Skip to main content
lives lived
Open this photo in gallery:

Louise GagnéCourtesy of family

Dr. Louise Elaine Marie Gagné: Healer. Activist. Mother. Wife. Born Sept. 19, 1951, in Saskatoon; died April 27, 2023, in Saskatoon, of septic shock; aged 71.

Louise was one of eight children, and one of six sisters, born to Joyce and Joseph Gagné. As a young girl she created a small shrine in her room dedicated to the Virgin Mary. Even at a young age, she was a deeply thoughtful, spiritual and contemplative child.

After high school, Louise completed a year of study at the University of Saskatchewan, where she began to explore activism and counterculture ideas, environmentalism and nature-based spirituality. She was one of the founding members of Saskatoon’s Women’s Liberation House, where she briefly lived. She proudly identified herself as a Hippie.

At 19, Louise met and fell in love with a painter, Dane Wright. Together, they purchased land in Saskatchewan’s Thickwood Hills. Louise planted an enormous organic garden, raised goats and hauled water for cooking and bathing. She learned which “weeds” and flowers were edible and could be put into salads. She baked bread, made cheese and cooked on a wood stove in a log farmhouse without electricity. She recalled with pride that her only food purchases were olive oil and soy sauce. During her years on the land, Louise first began to dream of being a healer.

In 1975, Louise gave birth to a daughter, Monté. She went into labour much earlier than expected in the middle of a snowstorm and was dragged off the farm on a toboggan. When she arrived at the hospital, a team of medical professionals crowded around to witness the rare and gruelling vaginal delivery of a footling breech.

In 1977, Louise left Dane and returned to Saskatoon with Monté to attend medical school. She graduated with distinction in 1983 and began her career as a physician. Louise loved obstetrics. She was a beloved family doctor, fondly referred to by her patients as Dr. Birkenstock. Having a single mother practising obstetrics, Monté often woke up at her grandparents’ home, knowing that her mom would have been out in the night delivering babies again. By 1995, Louise joined the Saskatoon Community Clinic and served patients for 20 years.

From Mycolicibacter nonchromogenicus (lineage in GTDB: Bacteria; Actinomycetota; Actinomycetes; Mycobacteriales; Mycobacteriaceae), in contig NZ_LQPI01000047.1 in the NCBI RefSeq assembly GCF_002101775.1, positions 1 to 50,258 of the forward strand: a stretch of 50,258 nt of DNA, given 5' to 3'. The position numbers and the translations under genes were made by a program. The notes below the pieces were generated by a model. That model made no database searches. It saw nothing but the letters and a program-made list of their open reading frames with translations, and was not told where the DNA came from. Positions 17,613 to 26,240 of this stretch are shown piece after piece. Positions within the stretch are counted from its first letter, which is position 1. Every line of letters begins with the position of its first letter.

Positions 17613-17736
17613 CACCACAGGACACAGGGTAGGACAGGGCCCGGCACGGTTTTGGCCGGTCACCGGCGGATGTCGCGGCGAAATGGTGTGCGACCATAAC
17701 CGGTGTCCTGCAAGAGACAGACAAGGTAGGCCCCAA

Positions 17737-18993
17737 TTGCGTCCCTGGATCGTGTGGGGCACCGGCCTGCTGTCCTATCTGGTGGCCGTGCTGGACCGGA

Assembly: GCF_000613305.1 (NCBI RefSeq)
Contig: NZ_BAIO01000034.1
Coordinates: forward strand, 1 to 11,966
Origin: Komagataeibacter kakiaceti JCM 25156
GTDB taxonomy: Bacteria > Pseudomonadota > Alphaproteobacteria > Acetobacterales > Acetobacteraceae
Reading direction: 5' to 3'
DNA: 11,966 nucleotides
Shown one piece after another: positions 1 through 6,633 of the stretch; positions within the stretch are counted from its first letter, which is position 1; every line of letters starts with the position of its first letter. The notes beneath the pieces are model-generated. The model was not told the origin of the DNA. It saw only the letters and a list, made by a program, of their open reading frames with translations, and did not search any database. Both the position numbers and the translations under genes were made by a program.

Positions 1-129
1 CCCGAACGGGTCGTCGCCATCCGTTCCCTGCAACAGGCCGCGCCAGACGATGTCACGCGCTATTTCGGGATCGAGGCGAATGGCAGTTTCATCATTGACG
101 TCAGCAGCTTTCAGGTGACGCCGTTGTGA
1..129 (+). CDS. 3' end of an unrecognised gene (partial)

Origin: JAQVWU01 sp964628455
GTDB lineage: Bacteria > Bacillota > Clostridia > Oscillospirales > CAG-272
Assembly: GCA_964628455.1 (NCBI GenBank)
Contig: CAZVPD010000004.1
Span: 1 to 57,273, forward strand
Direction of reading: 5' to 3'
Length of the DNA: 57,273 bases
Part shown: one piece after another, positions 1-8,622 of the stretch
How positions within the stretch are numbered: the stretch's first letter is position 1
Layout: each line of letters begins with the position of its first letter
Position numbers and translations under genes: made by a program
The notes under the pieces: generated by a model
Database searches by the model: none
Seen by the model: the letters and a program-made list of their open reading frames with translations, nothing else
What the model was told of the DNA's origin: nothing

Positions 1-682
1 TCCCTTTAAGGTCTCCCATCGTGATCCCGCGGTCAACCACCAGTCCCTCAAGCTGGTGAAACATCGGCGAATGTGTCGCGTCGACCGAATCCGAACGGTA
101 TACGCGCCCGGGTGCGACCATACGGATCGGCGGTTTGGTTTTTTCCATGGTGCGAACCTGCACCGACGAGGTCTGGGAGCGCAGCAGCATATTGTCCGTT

In 1993, Louise began dating Peter Prebble, a Saskatoon environmental activist. They were kindred spirits and moved in together a month after Peter asked her out. She relished their sweet, loving relationship and loved being in each other’s presence. The couple married in 1997 in the historic Community Hall within Prince Albert National Park. When Peter’s three sons – Mark, James and Michael – were young, she would take them up the South Saskatchewan River for picnics and to play on the sandbars. When Peter ran for elected office in the Saskatchewan Legislature, she advised him on policy positions, campaigned door to door and always had a nutritious meal ready when he came home late.

Louise lived with chronic pain (the result of old injuries) for much of her adult life. In January, 2000, she was forced to stop working. Once she felt stronger, Louise trained in integrative medicine, which brought together her passion for natural medicine with her training as an MD. She helped hundreds of people overcome complex medical ailments and taught nutrition and integrative medicine at the University of Saskatchewan. She was fondly remembered for bringing nutritional snacks to class for her students.

Louise was an enthusiastic gift giver, even suggesting that a sleeping grandchild be woken up to try on a new outfit. In her garden, the grandchildren were allowed to go wild, as she gave them full command of her garden hose. Picking up wet, muddy kids would sometimes frustrate her daughter, but the kids were always happy.

In her last 16 months, Louise faced two cancers. She was treated and cured of lymphoma, but when she was about to begin treatment for a secondary cancer of the colon, she died of sepsis.

Even while sick, Louise still danced to her favourite songs, just for the joy of it.

Peter Prebble is Louise’s husband. Monté Gagné is Louise’s daughter.

To submit a Lives Lived:

Lives Lived celebrates the everyday, extraordinary, unheralded lives of Canadians who have recently passed. To learn how to share the story of a family member or friend, go online to

Follow related authors and topics

Authors and topics you follow will be added to your personal news feed in Following.

Interact with The Globe